In every experiment, there are always a vast amount of opportunities to cause errors, whether human or experimental. Many errors could have derived from using the Spike Recorder. A person conducting this experiment might have a heavy hand, so their force could have an affect on the action potential because of a greater stimulus to the worm unlike someone with a more delicate touch. Another possible error could be with the measurements of the distance and the placement of the electrodes. Maybe a group could have been reading the data backwards, so while doing anterior readings, their electrodes were placed in the order for reading posterior spikes. Some other ways to go about this experiment would be to try different organisms to experiment on.
Bibliography

Shannon, K. M., Gage, G. J., Jankovic, A., Wilson, W. J.,

Metabolic Regulation Differences Between a Thyroidectomized Mouse and in a Hypophysectomized Mouse

Taking a look at the thyroid gland, as part of the hypothalamic-pituitary-thyroid axis, the two thyroid hormones it releases, triiodothyronine (T3) and thyroxine (T4), play an important role in regulating the body’s metabolism. Metabolism is the summation of both anabolic and catabolic chemical reactions that occur in the cells of the body. The more thyroid hormones that have the potential to bind to specific cells, the higher the rate of metabolism that those cells will undergo. Of course, the amount of these hormones needs to be homeostatically regulated under a negative feedback system by the hypothalamus.
Through a humoral control system, the hypothalamus regulates the thyroid hormone concentration in the blood through a specified set point. If either the concentration of the thyroid hormones is too low or too high in the blood, the hypothalamus will increase or decrease, respectively, its release of thyrotropin-releasing hormone (TRH) to the adenohypophysis. Subsequently, the adenohypophysis has cells that respond to specific hormones that the hypothalamus releases, in this case it is TRH. When TRH is present, the anterior pituitary will release more thyroid-stimulating hormone (TSH) which will arouse the thyroid gland to release thyroid hormones. The aim of this study is to observe and interpret the effects on the metabolic activities of mice that either have the absence of the thyroid gland or the absence of the pituitary gland when exposed to three injections that contain T4, TSH, and propylthiouracil (PTU). Each of those substances possesses an effect on either the hypothalamus/pituitary or the thyroid gland.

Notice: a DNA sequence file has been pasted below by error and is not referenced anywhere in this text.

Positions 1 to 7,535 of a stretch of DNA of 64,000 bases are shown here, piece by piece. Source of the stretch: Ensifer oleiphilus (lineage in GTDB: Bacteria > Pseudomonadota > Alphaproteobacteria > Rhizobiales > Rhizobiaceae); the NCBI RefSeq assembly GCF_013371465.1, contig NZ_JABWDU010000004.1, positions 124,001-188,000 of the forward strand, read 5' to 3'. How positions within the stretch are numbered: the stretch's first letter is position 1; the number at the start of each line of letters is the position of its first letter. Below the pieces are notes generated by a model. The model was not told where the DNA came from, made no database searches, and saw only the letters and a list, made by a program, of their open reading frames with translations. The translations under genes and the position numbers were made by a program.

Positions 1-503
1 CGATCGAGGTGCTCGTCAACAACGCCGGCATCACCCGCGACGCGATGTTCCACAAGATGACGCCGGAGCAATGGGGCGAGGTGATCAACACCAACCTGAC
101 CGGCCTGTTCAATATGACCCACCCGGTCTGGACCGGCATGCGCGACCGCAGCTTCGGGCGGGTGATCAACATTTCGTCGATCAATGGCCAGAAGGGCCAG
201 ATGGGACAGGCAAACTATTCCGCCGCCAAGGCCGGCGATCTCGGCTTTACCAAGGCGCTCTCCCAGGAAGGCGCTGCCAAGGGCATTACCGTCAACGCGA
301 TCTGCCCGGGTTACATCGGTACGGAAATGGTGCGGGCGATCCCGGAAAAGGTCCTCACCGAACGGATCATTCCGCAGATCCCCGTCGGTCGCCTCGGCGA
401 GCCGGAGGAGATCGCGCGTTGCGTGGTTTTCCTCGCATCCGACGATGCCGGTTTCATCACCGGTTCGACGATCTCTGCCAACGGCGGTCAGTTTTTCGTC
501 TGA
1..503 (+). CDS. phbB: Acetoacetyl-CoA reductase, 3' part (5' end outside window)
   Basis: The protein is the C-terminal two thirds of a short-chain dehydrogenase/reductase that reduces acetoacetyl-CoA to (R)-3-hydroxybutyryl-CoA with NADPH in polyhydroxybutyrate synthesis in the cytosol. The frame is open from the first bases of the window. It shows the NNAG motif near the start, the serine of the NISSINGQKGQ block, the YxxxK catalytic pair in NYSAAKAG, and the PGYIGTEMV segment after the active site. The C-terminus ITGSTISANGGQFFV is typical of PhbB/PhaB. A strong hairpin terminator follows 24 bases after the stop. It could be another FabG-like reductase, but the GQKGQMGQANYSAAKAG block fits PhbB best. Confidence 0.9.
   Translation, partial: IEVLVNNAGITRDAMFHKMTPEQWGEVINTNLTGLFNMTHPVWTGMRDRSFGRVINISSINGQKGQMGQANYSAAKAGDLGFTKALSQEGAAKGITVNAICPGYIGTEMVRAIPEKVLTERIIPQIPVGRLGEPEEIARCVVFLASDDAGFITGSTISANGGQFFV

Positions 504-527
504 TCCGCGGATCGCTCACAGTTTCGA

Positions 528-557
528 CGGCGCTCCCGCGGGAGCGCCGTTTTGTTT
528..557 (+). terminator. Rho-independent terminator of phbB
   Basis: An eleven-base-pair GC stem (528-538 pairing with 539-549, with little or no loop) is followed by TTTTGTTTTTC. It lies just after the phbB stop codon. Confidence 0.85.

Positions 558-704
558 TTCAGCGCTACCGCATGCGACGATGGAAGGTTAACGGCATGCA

Methods
Measuring the Baseline Metabolic Rate (BMR) Through Oxygen Consumption
This experiment utilized three mice with identical age and sex and of similar weight. One of the mice underwent thyroidectomy, the other underwent hypophysectomy, and the third untouched to become the control subject. They were kept is three separate cages, consuming the same amounts of food and water at the same time each day. A week after baseline measurements, each mouse was individually placed in a sealed chamber that contained a scale for one minute.
This chamber contained two tubes connected. One tube was accessible to the outside air, which will be open when the subject is not being measured, and closed when the subject is being measured, while the other tube ran through a T-shaped pipe, which directed air flow into one of the two passageways. One of the dividing tubes led to a U-shaped manometer filled with water. The manometer measures the oxygen consumption by offsetting the water level of one side of the U to the other side. The other dividing tubes led to a syringe filled with air. This syringe was used to pump air into the tubing system towards the manometer in order to level the water. The amount that the syringe measures when the manometer reaches the original leveled state is the amount of oxygen that the test subject consumed in that one minute.